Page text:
Austin, Texas
                    FISCAL NOTE, 76th Regular Session
                              April 7, 1999
          TO:  Honorable Teel Bivins, Chair, Senate Committee on
        FROM:  John Keel, Director, Legislative Budget Board
       IN RE:  SB4  by Bivins (Relating to public school finance and to
               public education), As Introduced
*  Estimated Two-year Net Impact to General Revenue Related Funds for    *
*  SB4, As Introduced:  negative impact of $(2,307,055,487) through      *
*  the biennium ending August 31, 2001.                                  *
*                                                                        *
*  The bill would make no appropriation but could provide the legal      *
*  basis for an appropriation of funds to implement the provisions of    *
*  the bill.                                                             *
General Revenue-Related Funds, Five-Year Impact:
          *  Fiscal Year  Probable Net Positive/(Negative)   *
          *               Impact to General Revenue Related  *
          *                             Funds                *
          *       2000                     $(1,006,097,053)  *
          *       2001                      (1,300,958,434)  *
          *       2002                      (1,643,011,273)  *
          *       2003                      (1,679,742,724)  *
          *       2004                      (1,715,362,861)  *
All Funds, Five-Year Impact:
*Fiscal    Probable Savings/(Cost) from    Probable Savings/(Cost) from   *
* Year         General Revenue Fund           Foundation School Fund      *
*                      0001                            0193               *
*  2000                    $(385,373,399)                  $(620,723,654) *
*  2001                     (591,750,679)                   (709,207,755) *
*  2002                     (608,074,046)                 (1,034,937,227) *
*  2003                     (624,805,497)                 (1,054,937,227) *
*  2004                     (640,425,634)                 (1,074,937,227) *
Fiscal Analysis
The bill would modify a number of elements in the Foundation School
Program and in the Teacher Retirement System.  The bill would increase
the Tier II guaranteed yield to $23.80 and the Instructional Facilities
Allotment yield to $31.65.  The equalized wealth level is increased to
$300,000.  The hold harmless level of property wealth for school
districts subject to Chapter 41 is institutionalized, and is increased in
proportion to the increase in the equalized wealth level.

The bill resets the limit on the amount of tax effort for which school
districts can receive state aid in the 1999-2000 and 2000-01 school
years, by requiring that tax effort only be recognized to the point of
maintaining the same revenue as was available to the district in the
1998-99 school year.  The legislation also modifies the calculation of
the rollback limit in the Tax Code.

The bill would require the state to pay the member's contribution to the
Teacher Retirement System (TRS) retirement program of 6.4% of payroll up
to the minimum salary for teachers and librarians employed by the local
school districts.  As a result, the state's contribution rate for these
employees would be 12.4% instead of the current 6.0%.  The provision
would take effect January 1, 2000, contingent upon passage of Senate
Joint Resolution 38.  The factor used in calculating TRS retirement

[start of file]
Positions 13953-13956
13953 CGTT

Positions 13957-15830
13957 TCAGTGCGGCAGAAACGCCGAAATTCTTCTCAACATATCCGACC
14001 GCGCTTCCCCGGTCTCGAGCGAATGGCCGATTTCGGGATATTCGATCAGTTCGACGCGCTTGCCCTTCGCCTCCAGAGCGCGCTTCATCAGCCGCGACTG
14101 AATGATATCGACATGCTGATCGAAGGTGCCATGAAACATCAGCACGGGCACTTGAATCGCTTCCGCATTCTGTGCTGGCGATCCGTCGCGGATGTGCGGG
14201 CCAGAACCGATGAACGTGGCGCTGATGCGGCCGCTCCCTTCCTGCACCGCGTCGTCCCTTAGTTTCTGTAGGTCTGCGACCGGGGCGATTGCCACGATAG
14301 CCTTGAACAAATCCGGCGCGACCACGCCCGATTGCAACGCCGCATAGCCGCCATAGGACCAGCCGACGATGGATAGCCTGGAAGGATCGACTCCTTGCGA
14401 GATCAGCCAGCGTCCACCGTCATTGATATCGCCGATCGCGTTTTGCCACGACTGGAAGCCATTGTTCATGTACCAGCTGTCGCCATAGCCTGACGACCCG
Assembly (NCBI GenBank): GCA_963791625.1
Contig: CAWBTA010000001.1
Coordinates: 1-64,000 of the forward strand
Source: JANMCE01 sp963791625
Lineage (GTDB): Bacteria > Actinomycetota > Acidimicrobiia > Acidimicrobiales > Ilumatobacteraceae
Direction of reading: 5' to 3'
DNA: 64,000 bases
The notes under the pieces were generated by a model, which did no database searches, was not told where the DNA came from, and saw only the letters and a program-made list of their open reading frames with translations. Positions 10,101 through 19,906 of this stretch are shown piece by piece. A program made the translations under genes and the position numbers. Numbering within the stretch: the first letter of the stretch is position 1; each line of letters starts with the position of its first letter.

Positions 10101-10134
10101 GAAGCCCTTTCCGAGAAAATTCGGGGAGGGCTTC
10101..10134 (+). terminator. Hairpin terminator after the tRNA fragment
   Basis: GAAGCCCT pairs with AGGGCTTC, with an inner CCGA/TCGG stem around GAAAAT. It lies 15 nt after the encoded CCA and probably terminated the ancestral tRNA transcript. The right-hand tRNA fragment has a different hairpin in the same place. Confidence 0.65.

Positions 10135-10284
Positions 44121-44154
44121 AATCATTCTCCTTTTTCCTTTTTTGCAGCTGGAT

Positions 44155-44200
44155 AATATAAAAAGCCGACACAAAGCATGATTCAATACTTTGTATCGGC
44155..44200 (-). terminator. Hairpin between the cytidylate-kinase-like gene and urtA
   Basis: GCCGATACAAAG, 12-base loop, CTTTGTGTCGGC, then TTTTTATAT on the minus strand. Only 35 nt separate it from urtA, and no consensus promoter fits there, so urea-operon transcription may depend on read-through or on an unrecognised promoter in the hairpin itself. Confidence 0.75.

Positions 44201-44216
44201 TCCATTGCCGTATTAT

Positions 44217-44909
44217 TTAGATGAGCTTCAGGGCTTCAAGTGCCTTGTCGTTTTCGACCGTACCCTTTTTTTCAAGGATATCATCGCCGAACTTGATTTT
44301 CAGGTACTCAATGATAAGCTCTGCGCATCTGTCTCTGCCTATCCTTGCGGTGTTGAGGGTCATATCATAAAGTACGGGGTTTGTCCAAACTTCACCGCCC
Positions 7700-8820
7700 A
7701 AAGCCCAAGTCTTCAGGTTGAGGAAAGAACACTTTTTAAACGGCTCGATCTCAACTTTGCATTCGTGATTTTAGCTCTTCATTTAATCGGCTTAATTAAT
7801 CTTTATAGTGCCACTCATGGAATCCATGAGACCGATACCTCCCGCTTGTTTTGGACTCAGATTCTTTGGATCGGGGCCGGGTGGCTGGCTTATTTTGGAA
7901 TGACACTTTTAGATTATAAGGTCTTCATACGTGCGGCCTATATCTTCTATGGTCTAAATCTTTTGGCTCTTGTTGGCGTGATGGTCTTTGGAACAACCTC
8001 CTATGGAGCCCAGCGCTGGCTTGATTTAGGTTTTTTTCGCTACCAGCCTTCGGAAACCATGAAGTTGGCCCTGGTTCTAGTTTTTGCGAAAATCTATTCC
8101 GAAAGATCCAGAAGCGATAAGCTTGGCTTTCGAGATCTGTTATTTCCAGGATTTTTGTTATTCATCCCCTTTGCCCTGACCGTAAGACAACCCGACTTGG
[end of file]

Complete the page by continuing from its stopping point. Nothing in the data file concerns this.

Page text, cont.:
annuities is increased to 2.1.
Several provisions in this bill would have cost implications.

The change in the equalized wealth level and the indexing of the hold
harmless wealth level to that change will result in less revenue from the
purchase of attendance credits.  It is estimated that this reduction in
recapture revenue is approximately $309 million for the 2000-01 biennium.

The increase in the Tier II guaranteed yield to $23.80 coupled with the
provision that limits access to additional state aid by referencing the
maintenance revenues available to the district in 1998-99 is anticipated
to increase state aid by slightly more than $1 billion for the 2000-01
biennium.  For subsequent years, this estimate assumes districts would
earn additional funding under the guaranteed yield at increased tax
effort.   Information provided by the Texas Education Agency and used in
this estimate assumes that school districts would take full advantage of
the eight cent rollback provision, resulting in higher tax effort and
therefore increased state aid in 2002.  To the extent that school
districts do not increase tax effort to the maximum allowable under the
legislation, state aid would be less than indicated in the table above.

The estimate of the cost for TRS contributions is based on projected 1999
payroll levels, assumed to grow 2.5% annually as a result of increases
in the number of employees, but no increase in the minimum salary
schedule.  The estimate is based on TRS contribution data.
Local Government Impact
The legislation holds school districts revenue neutral for the 2000-01
biennium.  Increases in state aid for Chapter 42 districts and a
reduction in recapture for Chapter 41 districts translates into lower tax
rates and therefore no net revenue gain for the 2000-01 biennium.  In
future years, districts would be able to realize net revenue increases
pursuant to these provisions.

The provisions relating to member contributions to TRS do not require
that school districts pick up the member contributions on salaries over
the minimum salary schedule.  Currently, school districts are responsible
for making the employer contribution on salaries that exceed the minimum

There will also be some local implications to the TRS change.  It is
unclear how this effect can be quantified until final rules for the
administration of the benefit are available.
Source Agencies:   
LBB Staff:         JK, CT, RN, UP, SC